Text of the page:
I'm a bit lost in regards to how multiple op-amps in series will perform. My use case would be the amplification of low-voltage audio signals (4-50mVRMS) to roughly 8VRMS.

I only found documentation on how gain will influence the bandwidth-product of the amp, but I'm lost when it comes to noise and distortion. I was hoping to achieve better performance regarding amplification of the signal when using multiple gain-stages in series, but didn't find any documentation that would suggest an improvement in performance when doing so.

Is there any benefit in chaining multiple amps together in series other than improving the bandwidth-product of the circuit?

  • \$\begingroup\$ Do all the op amps have to be the same product number or can you choose different op amp products for each stage? \$\endgroup\$
    – Null
    Sep 11, 2017 at 16:08
  • \$\begingroup\$ Hello! I can freely choose the op-amps for each stage :) \$\endgroup\$
    – PalimPalim
    Sep 11, 2017 at 16:10
  • 2
    \$\begingroup\$ Related: EEVblog #572 – Cascading Opamps For Increased Bandwidth \$\endgroup\$ Sep 11, 2017 at 17:39
  • \$\begingroup\$ With multiple stages it is easier to do a good job of filtering (if needed). \$\endgroup\$
    – Jon Custer
    Sep 11, 2017 at 17:56

3 Answers 3



Say your opamp has GBW of 10MHz and noise of 1µV (to keep things simple). The source has 1µV RMS noise also.

Each opamp will amplify its own noise by the circuit noise gain, plus the noise of everything upstream, of course, by the circuit's gain. So you want the gain of the first stage to be high enough (say, at least 10) so that the noise of the source and the first opamp (which are now amplified 10x) dominates the noise added by the other opamps downstream.

So, here:

  • say we want a gain of 100, 1st opamp has gain G1=10, 2nd has gain G2=10.

1st opamp amplifies source noise (1µV), plus its own (1µV) by G1, this adds up in RMS so at the output of OPA1 we got 14µV, this is then amplified by G2 and we have 141.7µV noise at the output.

  • G1=1, G2=100

1st opamp simply adds its own noise to the source (1.4µV at output), then second opamp adds its own noise and amplifies 100x. We get 172µV noise at the output.

This only matters if the source is low-noise. If source noise is higher than what OPA1 will add, then it matters much less.

Note: This also applies to offset voltage, which may be the dealbreaker sometimes.


Your opamp has GBW of 10MHz. You want a gain of 160-2000.

With one opamp, you spend 2000 off your GBW on gain. So only 10M/2000=5kHz GBW remains for correcting distortion and, even more important, actually processing the signal!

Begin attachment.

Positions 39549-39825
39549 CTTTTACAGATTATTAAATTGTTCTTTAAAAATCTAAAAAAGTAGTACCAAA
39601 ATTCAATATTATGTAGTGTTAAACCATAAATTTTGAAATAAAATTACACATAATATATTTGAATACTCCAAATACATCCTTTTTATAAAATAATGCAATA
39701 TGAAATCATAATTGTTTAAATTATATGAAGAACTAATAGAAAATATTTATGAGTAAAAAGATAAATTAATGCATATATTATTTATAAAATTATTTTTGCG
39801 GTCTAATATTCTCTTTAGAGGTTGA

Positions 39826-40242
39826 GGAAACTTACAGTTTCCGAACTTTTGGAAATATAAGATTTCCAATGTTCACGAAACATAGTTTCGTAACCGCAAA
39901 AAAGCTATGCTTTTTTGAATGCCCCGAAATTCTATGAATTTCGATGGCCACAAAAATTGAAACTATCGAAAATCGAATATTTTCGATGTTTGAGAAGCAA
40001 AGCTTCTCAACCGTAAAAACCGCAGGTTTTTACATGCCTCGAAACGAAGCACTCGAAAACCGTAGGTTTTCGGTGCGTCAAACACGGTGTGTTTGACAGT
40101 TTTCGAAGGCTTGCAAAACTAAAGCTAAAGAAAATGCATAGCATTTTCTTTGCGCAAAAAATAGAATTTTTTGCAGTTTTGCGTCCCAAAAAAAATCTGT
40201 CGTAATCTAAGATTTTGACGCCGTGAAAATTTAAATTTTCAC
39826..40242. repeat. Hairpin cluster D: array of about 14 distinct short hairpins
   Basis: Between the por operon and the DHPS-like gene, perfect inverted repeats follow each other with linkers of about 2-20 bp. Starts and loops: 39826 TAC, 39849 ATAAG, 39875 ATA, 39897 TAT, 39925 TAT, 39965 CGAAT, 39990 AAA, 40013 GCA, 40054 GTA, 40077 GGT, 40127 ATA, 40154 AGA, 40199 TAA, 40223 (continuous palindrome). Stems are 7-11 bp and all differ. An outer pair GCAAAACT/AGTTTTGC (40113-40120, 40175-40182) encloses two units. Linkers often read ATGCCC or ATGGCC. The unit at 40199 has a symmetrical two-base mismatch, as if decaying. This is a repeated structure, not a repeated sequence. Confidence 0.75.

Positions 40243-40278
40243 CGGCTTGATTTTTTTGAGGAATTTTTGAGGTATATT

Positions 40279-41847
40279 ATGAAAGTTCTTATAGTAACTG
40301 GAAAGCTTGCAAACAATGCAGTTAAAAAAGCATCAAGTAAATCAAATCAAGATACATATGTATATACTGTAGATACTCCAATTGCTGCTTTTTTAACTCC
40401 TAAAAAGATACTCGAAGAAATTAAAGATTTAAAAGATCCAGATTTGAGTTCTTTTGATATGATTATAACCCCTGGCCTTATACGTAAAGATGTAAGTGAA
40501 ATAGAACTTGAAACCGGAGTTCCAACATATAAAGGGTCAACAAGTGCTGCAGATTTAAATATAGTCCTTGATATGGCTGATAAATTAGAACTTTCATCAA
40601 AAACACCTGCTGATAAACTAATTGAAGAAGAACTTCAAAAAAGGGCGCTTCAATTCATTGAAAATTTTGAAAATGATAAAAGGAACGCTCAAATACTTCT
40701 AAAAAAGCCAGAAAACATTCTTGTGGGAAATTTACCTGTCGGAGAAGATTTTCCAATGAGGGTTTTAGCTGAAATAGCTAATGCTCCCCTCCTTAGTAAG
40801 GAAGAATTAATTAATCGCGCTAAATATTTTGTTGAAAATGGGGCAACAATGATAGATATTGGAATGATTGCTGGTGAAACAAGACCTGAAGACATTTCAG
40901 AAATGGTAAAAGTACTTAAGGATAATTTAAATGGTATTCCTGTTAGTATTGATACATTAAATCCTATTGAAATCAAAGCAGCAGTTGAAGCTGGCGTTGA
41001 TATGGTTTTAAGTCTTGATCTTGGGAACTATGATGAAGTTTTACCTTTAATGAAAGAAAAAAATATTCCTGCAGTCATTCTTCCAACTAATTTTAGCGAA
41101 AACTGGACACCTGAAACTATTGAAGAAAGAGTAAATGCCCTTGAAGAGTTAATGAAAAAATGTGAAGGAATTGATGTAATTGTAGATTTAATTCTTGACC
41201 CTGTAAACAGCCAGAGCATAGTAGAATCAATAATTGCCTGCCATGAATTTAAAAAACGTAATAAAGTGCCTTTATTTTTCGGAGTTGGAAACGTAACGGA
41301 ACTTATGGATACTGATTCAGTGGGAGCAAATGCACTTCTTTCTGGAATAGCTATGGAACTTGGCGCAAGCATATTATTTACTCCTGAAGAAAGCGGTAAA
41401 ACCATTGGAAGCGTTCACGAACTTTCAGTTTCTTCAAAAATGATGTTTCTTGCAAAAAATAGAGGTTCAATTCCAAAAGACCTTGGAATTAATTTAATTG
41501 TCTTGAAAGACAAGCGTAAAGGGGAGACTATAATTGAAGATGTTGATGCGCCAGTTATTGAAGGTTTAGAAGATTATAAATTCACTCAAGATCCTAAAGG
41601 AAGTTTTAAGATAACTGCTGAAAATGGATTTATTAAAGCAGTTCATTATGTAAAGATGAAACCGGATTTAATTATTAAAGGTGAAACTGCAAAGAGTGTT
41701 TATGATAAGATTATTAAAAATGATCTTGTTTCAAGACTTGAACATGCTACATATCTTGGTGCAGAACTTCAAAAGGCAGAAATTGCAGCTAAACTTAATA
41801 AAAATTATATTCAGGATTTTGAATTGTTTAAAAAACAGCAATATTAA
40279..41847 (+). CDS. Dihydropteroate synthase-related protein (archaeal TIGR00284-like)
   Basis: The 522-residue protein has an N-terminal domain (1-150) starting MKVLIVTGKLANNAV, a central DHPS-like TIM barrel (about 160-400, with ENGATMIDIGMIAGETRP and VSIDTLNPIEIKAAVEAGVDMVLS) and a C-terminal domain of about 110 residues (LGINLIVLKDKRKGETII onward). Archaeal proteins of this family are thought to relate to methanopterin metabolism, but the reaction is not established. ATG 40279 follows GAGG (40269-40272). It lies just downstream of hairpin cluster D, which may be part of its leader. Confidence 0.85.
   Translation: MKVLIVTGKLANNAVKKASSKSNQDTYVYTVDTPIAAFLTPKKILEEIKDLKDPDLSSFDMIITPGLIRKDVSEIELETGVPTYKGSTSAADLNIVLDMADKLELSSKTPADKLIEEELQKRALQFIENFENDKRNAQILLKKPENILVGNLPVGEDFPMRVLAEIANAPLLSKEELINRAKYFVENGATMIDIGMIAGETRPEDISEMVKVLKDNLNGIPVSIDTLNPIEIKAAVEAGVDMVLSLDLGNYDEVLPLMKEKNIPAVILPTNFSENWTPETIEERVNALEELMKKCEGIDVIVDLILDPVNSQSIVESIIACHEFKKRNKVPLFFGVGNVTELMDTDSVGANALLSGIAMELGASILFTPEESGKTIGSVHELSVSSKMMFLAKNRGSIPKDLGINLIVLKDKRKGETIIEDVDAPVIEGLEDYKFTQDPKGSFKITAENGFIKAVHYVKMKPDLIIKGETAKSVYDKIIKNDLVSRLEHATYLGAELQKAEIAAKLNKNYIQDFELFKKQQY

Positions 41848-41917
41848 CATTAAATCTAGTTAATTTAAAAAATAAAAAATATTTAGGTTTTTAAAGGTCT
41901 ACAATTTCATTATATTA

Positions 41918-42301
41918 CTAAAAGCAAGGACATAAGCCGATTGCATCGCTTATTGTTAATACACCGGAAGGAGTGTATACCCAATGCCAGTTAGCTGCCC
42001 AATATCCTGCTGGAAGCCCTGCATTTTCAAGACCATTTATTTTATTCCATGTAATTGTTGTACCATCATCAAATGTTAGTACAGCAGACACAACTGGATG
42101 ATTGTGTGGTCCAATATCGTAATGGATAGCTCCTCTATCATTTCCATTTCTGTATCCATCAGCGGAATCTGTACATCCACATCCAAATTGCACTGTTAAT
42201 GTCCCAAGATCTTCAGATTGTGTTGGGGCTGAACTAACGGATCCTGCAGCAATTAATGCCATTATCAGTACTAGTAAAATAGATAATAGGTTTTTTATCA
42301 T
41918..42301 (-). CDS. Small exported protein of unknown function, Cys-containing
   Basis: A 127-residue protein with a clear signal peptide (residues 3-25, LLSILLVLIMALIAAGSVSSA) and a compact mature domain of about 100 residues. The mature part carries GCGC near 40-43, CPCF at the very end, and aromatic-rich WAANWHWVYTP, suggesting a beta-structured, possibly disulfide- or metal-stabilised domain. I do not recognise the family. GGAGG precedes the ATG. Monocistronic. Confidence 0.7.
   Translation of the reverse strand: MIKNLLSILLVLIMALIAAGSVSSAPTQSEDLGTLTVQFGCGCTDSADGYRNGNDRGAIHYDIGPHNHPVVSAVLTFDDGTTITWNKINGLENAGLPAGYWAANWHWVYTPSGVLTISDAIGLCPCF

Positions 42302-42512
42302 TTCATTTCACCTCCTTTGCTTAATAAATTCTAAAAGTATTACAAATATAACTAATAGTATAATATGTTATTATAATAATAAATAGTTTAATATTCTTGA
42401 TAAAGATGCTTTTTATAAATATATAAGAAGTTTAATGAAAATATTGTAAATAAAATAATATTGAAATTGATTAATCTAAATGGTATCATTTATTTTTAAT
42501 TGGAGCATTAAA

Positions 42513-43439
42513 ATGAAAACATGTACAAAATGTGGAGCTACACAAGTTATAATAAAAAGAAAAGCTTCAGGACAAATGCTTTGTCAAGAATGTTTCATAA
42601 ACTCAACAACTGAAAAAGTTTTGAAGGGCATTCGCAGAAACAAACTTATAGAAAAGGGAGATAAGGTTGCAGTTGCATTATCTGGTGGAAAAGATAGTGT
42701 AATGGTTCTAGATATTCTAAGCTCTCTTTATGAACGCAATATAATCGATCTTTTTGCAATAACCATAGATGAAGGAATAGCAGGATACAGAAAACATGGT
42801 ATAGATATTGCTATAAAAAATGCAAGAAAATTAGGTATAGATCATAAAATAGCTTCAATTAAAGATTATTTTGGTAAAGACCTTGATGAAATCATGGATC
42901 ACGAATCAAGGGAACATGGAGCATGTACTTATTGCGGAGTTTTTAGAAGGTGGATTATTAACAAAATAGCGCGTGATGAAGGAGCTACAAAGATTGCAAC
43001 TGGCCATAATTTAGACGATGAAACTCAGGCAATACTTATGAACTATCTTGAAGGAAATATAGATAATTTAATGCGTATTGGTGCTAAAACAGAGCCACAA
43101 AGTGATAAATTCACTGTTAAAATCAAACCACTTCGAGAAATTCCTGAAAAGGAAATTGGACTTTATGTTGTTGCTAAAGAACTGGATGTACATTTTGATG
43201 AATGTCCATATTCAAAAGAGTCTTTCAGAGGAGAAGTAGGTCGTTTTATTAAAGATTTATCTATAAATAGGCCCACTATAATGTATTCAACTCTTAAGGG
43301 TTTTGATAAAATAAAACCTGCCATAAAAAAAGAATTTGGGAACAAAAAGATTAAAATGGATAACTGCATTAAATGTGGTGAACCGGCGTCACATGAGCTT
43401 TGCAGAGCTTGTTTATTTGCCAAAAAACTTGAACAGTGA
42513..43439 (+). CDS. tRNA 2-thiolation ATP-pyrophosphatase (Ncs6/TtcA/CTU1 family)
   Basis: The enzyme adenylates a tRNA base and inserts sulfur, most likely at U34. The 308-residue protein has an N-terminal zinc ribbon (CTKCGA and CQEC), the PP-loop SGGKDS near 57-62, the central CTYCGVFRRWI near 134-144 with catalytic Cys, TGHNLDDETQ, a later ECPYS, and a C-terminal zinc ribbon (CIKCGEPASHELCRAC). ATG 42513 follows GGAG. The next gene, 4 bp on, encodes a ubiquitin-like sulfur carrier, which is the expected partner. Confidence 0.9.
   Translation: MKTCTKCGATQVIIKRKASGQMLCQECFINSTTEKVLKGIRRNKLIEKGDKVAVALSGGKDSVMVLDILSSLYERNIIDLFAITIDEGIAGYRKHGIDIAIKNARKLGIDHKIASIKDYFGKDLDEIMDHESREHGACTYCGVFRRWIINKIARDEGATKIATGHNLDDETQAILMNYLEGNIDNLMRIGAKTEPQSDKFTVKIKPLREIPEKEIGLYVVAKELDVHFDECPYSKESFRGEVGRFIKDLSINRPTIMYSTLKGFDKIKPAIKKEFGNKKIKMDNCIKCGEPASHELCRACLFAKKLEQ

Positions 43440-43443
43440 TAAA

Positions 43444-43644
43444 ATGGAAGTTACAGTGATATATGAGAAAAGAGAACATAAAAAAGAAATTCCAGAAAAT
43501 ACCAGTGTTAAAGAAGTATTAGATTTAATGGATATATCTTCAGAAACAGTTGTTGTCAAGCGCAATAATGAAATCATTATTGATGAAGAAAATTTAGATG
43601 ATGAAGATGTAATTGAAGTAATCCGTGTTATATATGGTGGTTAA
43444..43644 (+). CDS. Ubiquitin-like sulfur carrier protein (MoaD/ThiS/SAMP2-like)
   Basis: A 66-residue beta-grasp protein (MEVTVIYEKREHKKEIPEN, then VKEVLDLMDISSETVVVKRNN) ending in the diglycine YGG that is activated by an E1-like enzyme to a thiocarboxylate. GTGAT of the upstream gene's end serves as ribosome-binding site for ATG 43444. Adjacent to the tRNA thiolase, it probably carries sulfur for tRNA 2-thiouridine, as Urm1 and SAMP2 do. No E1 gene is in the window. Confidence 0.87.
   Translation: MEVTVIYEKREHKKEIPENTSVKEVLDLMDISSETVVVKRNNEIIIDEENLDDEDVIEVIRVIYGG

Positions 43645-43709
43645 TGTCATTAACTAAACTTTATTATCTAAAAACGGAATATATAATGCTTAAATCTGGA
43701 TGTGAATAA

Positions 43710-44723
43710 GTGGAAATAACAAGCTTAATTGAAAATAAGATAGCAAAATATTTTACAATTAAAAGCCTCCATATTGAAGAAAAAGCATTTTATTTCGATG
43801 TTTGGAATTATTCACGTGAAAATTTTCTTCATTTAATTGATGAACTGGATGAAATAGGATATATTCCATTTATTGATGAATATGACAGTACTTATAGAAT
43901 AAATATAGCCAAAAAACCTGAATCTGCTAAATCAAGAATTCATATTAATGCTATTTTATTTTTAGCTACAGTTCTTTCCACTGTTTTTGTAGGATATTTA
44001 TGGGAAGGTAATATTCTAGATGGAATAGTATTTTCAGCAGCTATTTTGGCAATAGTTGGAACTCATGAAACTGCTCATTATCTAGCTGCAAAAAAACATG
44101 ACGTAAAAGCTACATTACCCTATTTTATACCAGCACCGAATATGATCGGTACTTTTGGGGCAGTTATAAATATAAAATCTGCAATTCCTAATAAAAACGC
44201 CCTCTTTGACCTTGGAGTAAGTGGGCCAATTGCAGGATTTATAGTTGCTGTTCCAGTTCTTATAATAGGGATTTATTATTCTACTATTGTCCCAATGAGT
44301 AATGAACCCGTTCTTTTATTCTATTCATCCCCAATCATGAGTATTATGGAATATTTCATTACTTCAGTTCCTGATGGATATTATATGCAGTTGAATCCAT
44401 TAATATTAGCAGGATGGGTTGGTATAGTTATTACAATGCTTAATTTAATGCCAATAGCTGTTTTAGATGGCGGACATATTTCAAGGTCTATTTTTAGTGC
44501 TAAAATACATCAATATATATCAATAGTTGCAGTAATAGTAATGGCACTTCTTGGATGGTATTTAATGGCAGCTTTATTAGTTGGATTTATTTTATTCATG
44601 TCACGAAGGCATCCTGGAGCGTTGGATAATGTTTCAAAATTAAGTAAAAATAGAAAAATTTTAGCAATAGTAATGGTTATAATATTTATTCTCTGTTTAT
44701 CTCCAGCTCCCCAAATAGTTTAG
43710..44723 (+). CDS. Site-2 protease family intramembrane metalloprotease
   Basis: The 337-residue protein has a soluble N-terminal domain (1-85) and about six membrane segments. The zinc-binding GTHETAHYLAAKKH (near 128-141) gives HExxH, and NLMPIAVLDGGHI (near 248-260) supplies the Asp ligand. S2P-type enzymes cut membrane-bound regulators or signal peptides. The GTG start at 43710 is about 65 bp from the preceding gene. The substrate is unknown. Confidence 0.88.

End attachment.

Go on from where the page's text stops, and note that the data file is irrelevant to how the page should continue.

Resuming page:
Here, the circuit will have a closed-loop bandwidth of around 5kHz, and horrid distortion above a few hundred hertz, since there is very little loop gain to correct opamp nonlinearities.

If both opamps are identical, the best distortion will be achieved by having them share the gain equally, ie both with a gain of 44, the product of which is 1936.

This may interfere with noise considerations, but in this case, it should not.

If this is for precision DC, remember closed loop gain accuracy depends on available open loop gain (GBW divided by Gain).


The first opamp need not be rail to rail, nor high output current, which gives a wider choice of low-noise or precision opamps. Its output current drive and slew rate matter less than the second opamp (see Null's answer).

The second amp need not have a high precision input stage, doesn't need to be FET either, as it is driven from a low impedance. It can have strong output drive, or rail to rail, if needed. Or it can just be cheaper...

But... input stage common mode distortion in non-inverting mode will be worse in the second opamp (good thing it's not JFET then).


In addition to improving the gain-bandwidth product of the circuit, splitting the amplifier into multiple stages allows you to use choose different op amps which are designed to excel at particular characteristics. For example, you can choose an op amp with good input characteristics (i.e. low offset, low noise, etc.) for the first stage and a (possibly different) op amp with good output characteristics (maximum output voltage swing, maximum output current, etc.) for the last stage. With only one stage you would have to find a jack-of-all-trades op amp that has good enough input and output characteristics (not to mention a high enough gain-bandwidth product).

The input characteristics of the first stage op amp are most important since all of that op amp's input non-idealities (offset, noise, etc.) are fully amplified along with the signal (since they are amplified by all stages). Non-idealities in the op amps for the second, third, etc. stages are not fully amplified and are not as much of a concern. In contrast, the first stage op amp doesn't need good output characteristics since its output will not swing as much as later stages and is driving a relatively high impedance load (the next op amp stage).